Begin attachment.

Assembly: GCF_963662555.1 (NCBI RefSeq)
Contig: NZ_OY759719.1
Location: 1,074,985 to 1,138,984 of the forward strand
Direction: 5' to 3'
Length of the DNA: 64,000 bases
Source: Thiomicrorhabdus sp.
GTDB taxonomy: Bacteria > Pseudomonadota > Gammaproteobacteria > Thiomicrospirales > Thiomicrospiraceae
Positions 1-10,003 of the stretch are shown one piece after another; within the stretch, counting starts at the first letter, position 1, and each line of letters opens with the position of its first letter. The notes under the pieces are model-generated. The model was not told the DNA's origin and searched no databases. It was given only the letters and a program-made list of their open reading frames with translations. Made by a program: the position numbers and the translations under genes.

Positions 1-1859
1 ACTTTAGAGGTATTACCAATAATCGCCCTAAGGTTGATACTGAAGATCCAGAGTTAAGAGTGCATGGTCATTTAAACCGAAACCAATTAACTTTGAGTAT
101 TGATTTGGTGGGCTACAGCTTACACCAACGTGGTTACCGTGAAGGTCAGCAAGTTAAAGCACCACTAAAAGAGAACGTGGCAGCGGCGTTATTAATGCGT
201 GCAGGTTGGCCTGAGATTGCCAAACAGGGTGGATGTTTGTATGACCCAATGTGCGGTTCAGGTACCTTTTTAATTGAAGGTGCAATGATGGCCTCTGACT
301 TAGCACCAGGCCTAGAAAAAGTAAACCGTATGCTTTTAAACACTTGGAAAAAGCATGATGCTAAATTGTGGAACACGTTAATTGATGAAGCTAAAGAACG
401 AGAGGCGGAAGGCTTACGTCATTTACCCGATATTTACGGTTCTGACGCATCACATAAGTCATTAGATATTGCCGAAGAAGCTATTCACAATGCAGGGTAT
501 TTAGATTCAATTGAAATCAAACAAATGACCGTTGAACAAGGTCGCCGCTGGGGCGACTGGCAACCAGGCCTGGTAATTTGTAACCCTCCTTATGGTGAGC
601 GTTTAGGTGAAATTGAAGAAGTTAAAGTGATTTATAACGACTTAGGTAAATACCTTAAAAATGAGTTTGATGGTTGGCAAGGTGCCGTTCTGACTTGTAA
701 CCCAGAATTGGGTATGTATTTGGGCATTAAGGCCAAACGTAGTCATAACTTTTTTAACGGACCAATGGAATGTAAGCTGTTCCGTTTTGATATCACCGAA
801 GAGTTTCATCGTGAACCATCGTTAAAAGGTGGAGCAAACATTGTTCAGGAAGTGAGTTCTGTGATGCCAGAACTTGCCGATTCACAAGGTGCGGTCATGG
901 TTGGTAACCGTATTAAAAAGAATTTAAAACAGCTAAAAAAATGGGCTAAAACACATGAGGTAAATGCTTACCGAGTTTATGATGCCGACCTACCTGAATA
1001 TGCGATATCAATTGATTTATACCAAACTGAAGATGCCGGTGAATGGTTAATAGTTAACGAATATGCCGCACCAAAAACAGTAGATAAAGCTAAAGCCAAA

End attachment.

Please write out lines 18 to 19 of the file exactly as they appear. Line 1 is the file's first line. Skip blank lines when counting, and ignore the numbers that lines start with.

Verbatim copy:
801 GAGTTTCATCGTGAACCATCGTTAAAAGGTGGAGCAAACATTGTTCAGGAAGTGAGTTCTGTGATGCCAGAACTTGCCGATTCACAAGGTGCGGTCATGG
901 TTGGTAACCGTATTAAAAAGAATTTAAAACAGCTAAAAAAATGGGCTAAAACACATGAGGTAAATGCTTACCGAGTTTATGATGCCGACCTACCTGAATA